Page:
Union environment minster Anil Madhav Dave passed away in the national capital on Thursday morning. He was 60.
Cardiac specialists at the All India Institute of Medical Sciences (AIIMS) tried to resuscitate him for more than an hour before declaring him dead around 9:30am.
Dave, a member of the Rajya Sabha since 2009, was sworn in as a minister with independent charge of environment, forest and climate change last year. He was reportedly unwell since January this year and was also not attending office.
“The minister is unwell and has not been coming to office on regular basis. We brief him at his residence,” a senior environment ministry official had told HT on Wednesday, a day before his death.
Dave was rushed to the cardiology department around 8.15am after he complained of uneasiness, shortness of breath and chest pain.
“He was brought straight to the cardio- thorasic tower two at the hospital and admitted into the cardiac care unit (ccu), which is the Intensive Care Unit for cardiac emergencies,” said a source in the hospital, requesting anonymity as the person is not authorised to speak to media.
“Doctors tried hard to revive him, but his condition kept on deteriorating,” said the source.
Dave was under the care of Dr Gautam Sharma, professor in the department of cardiology at the hospital.
His body is being taken from the AIIMS Mortuary to the department of anatomy for embalming. It will be flown to his hometown Indore later for the last rites.
His death was condoled by senior politicians, including Prime Minister Narendra Modi who said he was in a meeting with Dave on Wednesday evening and described the demise as a “personal loss”.
“Anil Madhav Dave ji will be remembered as a devoted public servant. He was tremendously passionate towards conserving the environment,” Modi tweeted.
Born in Barnagar in Madhya Pradesh, Dave was a Rashtriya Swyamsewak Sangh (RSS) member since childhood. His first major political assignment was as an adviser to then Madhya Pradesh chief minister Uma Bharti in 2004.
He then went into political oblivion for sometime as Bharti was replaced by Shivraj Singh Chouhan. But, then he started working on environment related issues on Narmada in Madhya Pradesh and Gujarat and was nominated to the Rajya Sabha in 2009.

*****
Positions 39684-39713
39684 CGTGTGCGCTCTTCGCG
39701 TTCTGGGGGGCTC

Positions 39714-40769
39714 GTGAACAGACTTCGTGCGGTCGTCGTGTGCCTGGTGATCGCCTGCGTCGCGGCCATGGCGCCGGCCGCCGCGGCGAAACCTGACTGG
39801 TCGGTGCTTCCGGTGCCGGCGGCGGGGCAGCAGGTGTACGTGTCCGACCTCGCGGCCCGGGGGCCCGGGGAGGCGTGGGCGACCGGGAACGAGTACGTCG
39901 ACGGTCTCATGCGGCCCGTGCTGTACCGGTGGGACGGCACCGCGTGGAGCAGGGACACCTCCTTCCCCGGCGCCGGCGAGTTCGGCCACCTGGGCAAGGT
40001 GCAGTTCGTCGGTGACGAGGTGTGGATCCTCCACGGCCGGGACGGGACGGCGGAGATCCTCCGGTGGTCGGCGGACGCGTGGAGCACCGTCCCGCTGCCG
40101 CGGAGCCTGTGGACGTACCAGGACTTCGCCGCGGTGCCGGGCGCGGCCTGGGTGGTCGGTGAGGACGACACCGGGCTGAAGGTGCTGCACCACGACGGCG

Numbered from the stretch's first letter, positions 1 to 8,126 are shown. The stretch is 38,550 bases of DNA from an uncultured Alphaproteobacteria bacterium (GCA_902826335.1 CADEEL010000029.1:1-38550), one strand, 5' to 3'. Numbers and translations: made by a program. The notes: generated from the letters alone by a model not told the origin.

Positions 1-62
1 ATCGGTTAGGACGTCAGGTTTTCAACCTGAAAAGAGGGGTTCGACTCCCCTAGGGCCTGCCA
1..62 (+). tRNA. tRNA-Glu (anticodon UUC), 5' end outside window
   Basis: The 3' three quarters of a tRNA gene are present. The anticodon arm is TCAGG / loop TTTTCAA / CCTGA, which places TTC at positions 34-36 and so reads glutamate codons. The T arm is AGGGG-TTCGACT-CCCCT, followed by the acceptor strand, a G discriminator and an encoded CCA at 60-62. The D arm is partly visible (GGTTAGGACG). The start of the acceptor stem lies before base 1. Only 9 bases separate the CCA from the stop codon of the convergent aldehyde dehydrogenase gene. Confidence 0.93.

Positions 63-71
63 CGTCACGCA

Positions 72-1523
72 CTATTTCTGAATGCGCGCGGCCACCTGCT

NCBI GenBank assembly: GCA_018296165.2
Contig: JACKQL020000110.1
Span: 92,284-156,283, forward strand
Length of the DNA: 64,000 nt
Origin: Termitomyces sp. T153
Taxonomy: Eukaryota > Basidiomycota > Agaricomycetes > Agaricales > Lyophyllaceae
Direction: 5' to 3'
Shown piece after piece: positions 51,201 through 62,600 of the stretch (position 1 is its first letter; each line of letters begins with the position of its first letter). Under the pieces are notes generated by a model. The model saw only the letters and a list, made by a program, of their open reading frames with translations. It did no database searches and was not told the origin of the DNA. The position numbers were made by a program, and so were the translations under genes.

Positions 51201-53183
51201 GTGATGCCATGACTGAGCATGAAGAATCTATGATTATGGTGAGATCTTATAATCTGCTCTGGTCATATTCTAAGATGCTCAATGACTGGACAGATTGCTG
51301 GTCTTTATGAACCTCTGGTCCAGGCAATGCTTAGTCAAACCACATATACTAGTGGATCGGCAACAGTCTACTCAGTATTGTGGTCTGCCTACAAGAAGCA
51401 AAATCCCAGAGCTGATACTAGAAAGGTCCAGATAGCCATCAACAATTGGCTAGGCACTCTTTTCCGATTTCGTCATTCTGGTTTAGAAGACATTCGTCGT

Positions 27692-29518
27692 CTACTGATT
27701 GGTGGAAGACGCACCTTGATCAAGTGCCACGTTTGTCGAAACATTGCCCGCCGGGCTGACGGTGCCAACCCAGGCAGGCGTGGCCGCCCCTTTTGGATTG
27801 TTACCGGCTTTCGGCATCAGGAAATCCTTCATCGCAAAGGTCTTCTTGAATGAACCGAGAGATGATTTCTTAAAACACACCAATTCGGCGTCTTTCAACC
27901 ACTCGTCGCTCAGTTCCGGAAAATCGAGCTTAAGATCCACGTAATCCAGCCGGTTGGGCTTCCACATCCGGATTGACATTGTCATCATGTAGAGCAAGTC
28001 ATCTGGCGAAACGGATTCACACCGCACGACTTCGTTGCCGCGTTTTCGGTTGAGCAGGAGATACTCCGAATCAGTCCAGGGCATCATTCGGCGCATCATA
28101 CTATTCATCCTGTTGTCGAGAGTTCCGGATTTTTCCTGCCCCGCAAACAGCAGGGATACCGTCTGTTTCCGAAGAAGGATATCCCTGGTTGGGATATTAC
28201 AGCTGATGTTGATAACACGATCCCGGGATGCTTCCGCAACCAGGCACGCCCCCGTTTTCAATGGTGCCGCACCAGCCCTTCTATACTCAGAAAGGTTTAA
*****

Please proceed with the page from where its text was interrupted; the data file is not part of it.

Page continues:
Those close to him said Modi was impressed with his organisation of a seminar on Hinduism and rivers at an event during 2015 Ujjain Kumbh.
Experts from across the world attended the three-day conference inaugurated by the PM. A few months later, he was nominated as environment minister, replacing Prakash Javadekar.
From the start, the minister had shown his disdain for civil society activists and had told the HT that “he will not talk with those who give speeches sitting in air-conditioned offices”.
He had also rubbished a Health Effects Institute study that said that 1.1 million Indians died because of air pollution in 2015 and requested the health ministry to conduct study on impact of air pollution.
As environment minister, Dave had fastened approval of India’s first river-linking project Ken-Betwa falling in Uttar Pradesh and Madhya Pradesh.
On Wednesday, the Forest Advisory Committee (FAC) gave its conditional principle approval to the project that will submerge one-third of Panna tiger reserve in Madhya Pradesh and will irrigate 6.35 lakh hectares of land in drought- prone Bundelkhand.
Dave took several policy initiatives, including delegating power to give environment clearance to building projects to the state governments and time-bound approval to projects.
He pushed approval for genetically modified Mustard which was stalled for the last two years. The Genetic Engineering Appraisal Committee (GEAC) last week recommended to the government its commercial release.